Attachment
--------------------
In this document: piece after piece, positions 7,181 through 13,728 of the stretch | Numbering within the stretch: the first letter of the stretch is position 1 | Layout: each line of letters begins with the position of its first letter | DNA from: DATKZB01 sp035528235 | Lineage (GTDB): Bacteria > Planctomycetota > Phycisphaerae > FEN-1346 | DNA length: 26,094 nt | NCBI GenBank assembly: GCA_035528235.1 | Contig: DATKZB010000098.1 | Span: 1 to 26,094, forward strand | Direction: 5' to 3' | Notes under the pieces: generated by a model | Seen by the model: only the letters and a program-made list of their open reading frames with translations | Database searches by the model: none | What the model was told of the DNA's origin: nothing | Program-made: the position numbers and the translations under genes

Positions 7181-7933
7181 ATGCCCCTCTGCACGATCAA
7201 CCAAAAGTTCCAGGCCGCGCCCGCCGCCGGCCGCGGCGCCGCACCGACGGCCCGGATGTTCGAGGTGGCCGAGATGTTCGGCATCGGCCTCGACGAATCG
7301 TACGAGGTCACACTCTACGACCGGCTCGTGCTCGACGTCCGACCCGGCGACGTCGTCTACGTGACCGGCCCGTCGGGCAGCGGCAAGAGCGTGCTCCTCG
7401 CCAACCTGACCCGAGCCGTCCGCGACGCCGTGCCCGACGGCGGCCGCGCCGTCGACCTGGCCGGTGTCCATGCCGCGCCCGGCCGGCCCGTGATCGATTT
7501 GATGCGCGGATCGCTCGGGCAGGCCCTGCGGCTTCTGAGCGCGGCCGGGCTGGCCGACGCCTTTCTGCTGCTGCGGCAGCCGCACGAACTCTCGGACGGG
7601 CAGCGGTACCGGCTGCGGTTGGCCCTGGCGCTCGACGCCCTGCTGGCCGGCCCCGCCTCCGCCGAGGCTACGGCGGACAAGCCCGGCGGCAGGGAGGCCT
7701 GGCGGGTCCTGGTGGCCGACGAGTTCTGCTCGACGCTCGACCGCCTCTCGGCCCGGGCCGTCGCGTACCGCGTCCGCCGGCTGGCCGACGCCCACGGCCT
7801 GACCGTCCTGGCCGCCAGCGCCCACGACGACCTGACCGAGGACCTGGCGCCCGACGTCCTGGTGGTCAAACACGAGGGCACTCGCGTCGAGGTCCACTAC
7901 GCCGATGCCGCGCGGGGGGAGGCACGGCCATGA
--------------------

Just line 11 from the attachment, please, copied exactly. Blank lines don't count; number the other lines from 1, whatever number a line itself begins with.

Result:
7901 GCCGATGCCGCGCGGGGGGAGGCACGGCCATGA